All businesses have a vision, and it has always been part of corporate mission to give back to the community.
But, there are also ventures that make social responsibility their whole heart and soul, known as “social enterprises”.
The BC Centre for Social Enterprise says that aside from earning revenue, these businesses have the main goal “to achieve social, cultural, community economic and/or environmental outcomes”.
We also have a lot of these in the Philippines from a big range of different advocacies, most of which are involved in celebrating the rich culture and produce our country has to offer.
In this time and age of social awareness, more and more Filipino social enterprises are now making name in the industry, continuously championing goods “with a heart” for the nation.
Human Nature is the brainchild of Anna Meloto-Wilk and her husband Dylan, a team her sister Camille later joined. Launched in 2008, the enterprise makes use of raw ingredients grown in the Philippines, purchased at fair prices from community farmers.
Also a member of the Natural Products Association, they carefully formulate their goods by making sure that the ingredients are not detrimental to the environment. Their brand has also been certified by PETA Asia Pacific as “Cruelty Free”.
Truly, this social enterprise lives by its “Pro Philippines, Pro Poor, Pro Environment” identity.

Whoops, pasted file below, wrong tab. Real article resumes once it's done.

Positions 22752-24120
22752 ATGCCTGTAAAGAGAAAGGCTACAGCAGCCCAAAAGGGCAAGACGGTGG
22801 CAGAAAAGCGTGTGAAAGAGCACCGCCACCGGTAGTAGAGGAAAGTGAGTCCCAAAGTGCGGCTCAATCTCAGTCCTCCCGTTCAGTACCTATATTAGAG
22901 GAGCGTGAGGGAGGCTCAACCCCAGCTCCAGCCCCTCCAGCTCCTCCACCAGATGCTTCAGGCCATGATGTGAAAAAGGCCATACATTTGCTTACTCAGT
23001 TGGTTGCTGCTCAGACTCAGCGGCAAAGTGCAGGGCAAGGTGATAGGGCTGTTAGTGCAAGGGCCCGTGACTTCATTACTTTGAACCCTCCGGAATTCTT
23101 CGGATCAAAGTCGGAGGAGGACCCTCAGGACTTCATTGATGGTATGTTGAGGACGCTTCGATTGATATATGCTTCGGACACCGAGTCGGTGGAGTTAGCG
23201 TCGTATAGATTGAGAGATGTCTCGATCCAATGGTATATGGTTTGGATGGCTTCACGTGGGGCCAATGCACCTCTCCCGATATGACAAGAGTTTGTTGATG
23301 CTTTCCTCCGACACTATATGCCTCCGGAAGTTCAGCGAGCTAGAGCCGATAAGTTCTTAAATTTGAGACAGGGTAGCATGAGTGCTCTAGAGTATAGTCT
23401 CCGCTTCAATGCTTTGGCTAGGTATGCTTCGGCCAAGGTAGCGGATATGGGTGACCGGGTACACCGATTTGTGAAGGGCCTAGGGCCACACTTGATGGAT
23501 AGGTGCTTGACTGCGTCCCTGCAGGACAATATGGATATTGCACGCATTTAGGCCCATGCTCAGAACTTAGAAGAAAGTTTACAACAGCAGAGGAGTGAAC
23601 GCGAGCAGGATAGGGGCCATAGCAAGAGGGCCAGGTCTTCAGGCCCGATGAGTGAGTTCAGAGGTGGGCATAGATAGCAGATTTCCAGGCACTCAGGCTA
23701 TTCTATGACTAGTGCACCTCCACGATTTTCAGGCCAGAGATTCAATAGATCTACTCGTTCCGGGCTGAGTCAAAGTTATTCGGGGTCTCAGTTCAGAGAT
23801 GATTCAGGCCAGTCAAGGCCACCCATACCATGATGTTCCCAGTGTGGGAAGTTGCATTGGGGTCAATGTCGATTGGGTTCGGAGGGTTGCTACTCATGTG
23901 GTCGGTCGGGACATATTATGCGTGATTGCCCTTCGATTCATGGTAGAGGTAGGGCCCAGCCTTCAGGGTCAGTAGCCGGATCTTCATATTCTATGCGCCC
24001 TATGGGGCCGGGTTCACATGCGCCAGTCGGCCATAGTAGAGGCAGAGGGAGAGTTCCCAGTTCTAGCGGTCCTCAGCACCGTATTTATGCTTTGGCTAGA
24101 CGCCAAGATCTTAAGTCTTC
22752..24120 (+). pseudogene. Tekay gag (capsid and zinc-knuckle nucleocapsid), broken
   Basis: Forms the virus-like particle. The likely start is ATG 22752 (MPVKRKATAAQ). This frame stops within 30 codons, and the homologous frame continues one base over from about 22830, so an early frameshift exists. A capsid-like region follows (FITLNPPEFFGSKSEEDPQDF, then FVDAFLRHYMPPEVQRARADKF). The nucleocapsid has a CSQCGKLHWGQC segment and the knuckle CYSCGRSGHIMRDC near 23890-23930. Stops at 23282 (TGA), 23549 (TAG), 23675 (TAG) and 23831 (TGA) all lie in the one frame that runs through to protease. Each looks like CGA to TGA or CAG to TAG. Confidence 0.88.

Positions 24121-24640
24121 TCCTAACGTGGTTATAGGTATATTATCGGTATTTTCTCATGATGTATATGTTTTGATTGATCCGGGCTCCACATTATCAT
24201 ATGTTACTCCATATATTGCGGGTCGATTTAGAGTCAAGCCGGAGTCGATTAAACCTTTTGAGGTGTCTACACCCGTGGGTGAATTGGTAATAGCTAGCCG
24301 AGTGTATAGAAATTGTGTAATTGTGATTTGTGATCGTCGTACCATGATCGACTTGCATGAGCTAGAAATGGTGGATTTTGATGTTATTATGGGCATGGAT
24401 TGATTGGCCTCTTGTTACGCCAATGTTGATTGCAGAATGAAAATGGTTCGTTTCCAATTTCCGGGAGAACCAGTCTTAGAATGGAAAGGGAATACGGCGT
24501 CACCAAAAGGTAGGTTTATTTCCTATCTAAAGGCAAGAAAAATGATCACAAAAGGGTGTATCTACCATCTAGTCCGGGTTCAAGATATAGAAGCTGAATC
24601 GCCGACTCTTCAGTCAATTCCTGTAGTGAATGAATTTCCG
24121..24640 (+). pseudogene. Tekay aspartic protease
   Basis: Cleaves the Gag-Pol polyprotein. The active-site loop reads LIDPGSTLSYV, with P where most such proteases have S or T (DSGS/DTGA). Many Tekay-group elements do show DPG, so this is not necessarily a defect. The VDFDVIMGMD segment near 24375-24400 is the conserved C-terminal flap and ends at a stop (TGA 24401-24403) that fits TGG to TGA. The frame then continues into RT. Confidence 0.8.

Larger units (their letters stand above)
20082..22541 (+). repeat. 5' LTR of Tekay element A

The brand is known for their natural cleaning products which simply do their magic for the job without the extra fluff — all at affordable costs.
Founded by Krie Lopez, Messy Bessy supports at-risk young adults through scholarships and trainings, as well as job opportunities. According to their site, their beneficiaries shoulder their tuition fees through work at the company.
Their advocacy soon paved the way for HOUSE Foundation, with the goal of enabling “other businesses to do the same”.
Literally meaning “Hyacinth & Lily”, the brand is a social enterprise that makes beautiful leather goods and accessories from a material considered as a common nuisance — the water hyacinth.
Its founders, Anne Mariposa-Yee, Noreen Bautista, Patricia Lalisan, Ryan Pelongco, and Charm Cruz, encountered the plant back in 2009 when they were students in Ateneo, seeking an opportunity to highlight Philippine indigenous materials.
Through their products, the business has been able to provide livelihood opportunities for communities, and contribute to the wellbeing of the environment by making use of the “pest” that populate in bodies of water.
Bayani Brew began when a group of volunteers received brewed herbal drinks from residents of a Gawad Kalinga community, recipes that came from their elders and have helped them against diseases.
This gave birth to the idea of Bayani Brew “farm fresh tea”. The enterprise sources their organic and purely local ingredients from their partner community farms, including the GK Enchanted Farm.
Their current variants are Lemongrass Pandan, Sweet Potato Leaf, and Moringa Dalandan
In efforts to sustain a local and cultural art form, AKABA spotlights the beauty of indigenous loom weaving though crafted bags and accessories.
Established in 2014, the business has been supporting weaving communities in provinces, including Isabela, Oriental Mindoro, and Sulu, and has also initiated a livelihood program in a GK village in Ilocos Norte.